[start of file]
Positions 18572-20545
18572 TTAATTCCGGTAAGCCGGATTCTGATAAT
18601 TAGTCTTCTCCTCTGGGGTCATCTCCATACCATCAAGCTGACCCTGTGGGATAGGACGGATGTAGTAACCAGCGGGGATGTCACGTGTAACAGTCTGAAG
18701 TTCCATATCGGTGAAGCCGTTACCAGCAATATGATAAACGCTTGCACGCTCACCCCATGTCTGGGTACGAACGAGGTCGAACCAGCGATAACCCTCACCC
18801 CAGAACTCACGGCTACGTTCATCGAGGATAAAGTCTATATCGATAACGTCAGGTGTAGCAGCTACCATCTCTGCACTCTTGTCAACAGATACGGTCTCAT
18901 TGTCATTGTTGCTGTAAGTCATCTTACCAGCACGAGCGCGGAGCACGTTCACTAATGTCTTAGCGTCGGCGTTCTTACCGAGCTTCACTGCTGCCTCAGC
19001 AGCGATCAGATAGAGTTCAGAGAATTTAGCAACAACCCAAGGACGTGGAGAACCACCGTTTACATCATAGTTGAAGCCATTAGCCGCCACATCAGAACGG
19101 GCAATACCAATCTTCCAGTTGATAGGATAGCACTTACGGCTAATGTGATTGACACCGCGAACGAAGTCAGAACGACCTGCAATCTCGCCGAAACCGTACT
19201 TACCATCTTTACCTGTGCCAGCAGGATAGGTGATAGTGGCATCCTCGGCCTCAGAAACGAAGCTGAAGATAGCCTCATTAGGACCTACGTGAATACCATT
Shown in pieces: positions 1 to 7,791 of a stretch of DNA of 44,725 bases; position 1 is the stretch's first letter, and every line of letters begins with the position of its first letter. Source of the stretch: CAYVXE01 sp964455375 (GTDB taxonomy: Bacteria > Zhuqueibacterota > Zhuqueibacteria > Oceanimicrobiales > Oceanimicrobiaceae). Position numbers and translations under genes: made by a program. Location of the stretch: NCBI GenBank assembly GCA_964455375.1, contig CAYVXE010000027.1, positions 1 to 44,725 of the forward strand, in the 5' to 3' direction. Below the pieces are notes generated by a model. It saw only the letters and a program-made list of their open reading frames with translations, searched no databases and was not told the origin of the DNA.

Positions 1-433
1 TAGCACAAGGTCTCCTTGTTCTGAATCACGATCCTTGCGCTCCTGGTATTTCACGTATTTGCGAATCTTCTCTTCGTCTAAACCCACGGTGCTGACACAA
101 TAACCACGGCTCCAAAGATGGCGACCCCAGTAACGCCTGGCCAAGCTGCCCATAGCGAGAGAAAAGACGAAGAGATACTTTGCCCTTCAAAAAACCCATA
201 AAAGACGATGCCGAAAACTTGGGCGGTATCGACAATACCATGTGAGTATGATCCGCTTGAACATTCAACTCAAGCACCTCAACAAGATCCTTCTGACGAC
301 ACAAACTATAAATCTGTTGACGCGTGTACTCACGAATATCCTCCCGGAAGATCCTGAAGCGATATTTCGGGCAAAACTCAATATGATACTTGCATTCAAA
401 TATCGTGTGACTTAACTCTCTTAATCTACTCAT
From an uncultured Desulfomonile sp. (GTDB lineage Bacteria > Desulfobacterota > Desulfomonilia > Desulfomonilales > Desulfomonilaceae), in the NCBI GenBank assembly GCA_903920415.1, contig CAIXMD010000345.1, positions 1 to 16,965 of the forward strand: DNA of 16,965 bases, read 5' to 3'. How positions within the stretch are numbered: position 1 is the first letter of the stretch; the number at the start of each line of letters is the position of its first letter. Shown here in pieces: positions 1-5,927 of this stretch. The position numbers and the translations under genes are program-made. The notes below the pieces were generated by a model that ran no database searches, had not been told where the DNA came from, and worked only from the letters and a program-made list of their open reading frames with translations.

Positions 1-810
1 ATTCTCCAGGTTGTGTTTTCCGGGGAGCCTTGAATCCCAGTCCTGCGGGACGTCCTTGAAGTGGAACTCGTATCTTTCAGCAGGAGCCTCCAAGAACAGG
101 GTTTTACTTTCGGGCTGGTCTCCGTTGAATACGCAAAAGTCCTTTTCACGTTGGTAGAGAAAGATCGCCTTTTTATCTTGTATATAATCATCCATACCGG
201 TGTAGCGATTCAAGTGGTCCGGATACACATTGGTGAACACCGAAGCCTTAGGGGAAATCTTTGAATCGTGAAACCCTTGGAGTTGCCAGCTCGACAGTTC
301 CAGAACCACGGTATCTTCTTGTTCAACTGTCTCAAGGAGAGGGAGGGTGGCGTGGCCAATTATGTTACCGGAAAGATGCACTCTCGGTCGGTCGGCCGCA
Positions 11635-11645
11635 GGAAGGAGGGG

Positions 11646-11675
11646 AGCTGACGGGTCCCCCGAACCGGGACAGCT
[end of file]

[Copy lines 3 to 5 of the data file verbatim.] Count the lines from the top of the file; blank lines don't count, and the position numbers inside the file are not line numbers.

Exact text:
18601 TAGTCTTCTCCTCTGGGGTCATCTCCATACCATCAAGCTGACCCTGTGGGATAGGACGGATGTAGTAACCAGCGGGGATGTCACGTGTAACAGTCTGAAG
18701 TTCCATATCGGTGAAGCCGTTACCAGCAATATGATAAACGCTTGCACGCTCACCCCATGTCTGGGTACGAACGAGGTCGAACCAGCGATAACCCTCACCC
18801 CAGAACTCACGGCTACGTTCATCGAGGATAAAGTCTATATCGATAACGTCAGGTGTAGCAGCTACCATCTCTGCACTCTTGTCAACAGATACGGTCTCAT